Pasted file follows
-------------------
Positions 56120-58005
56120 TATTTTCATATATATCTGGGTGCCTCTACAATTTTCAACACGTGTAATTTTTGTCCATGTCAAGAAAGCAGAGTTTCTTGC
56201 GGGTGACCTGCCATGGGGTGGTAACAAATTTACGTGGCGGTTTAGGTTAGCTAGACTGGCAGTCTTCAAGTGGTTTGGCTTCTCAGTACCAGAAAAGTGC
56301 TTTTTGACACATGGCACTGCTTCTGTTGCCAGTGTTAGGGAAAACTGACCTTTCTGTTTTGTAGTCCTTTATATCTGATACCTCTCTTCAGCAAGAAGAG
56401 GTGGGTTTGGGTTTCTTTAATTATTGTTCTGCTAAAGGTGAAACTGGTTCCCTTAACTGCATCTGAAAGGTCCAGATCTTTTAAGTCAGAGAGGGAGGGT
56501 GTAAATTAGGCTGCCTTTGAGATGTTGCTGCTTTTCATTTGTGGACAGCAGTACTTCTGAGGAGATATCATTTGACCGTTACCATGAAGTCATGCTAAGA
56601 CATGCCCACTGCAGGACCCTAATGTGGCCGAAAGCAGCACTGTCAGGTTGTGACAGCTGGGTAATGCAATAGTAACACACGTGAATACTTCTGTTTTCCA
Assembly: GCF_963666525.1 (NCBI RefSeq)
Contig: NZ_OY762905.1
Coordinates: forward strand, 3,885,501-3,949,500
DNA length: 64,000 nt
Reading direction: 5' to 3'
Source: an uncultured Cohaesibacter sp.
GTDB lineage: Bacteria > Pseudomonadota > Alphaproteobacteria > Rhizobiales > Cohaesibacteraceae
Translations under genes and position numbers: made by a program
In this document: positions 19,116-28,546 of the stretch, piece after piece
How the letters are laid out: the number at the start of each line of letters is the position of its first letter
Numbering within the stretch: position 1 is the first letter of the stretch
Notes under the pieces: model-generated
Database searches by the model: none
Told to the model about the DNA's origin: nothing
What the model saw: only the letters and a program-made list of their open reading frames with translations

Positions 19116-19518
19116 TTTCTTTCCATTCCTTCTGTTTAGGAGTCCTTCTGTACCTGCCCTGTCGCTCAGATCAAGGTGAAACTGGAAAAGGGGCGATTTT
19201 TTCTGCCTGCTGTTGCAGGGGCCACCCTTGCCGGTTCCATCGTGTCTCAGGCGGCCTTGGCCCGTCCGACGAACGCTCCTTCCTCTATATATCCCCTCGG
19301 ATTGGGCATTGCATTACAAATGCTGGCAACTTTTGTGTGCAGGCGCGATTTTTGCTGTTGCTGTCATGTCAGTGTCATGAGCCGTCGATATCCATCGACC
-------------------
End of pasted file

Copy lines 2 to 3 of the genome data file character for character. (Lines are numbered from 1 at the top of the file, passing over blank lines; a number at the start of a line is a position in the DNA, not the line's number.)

56120 TATTTTCATATATATCTGGGTGCCTCTACAATTTTCAACACGTGTAATTTTTGTCCATGTCAAGAAAGCAGAGTTTCTTGC
56201 GGGTGACCTGCCATGGGGTGGTAACAAATTTACGTGGCGGTTTAGGTTAGCTAGACTGGCAGTCTTCAAGTGGTTTGGCTTCTCAGTACCAGAAAAGTGC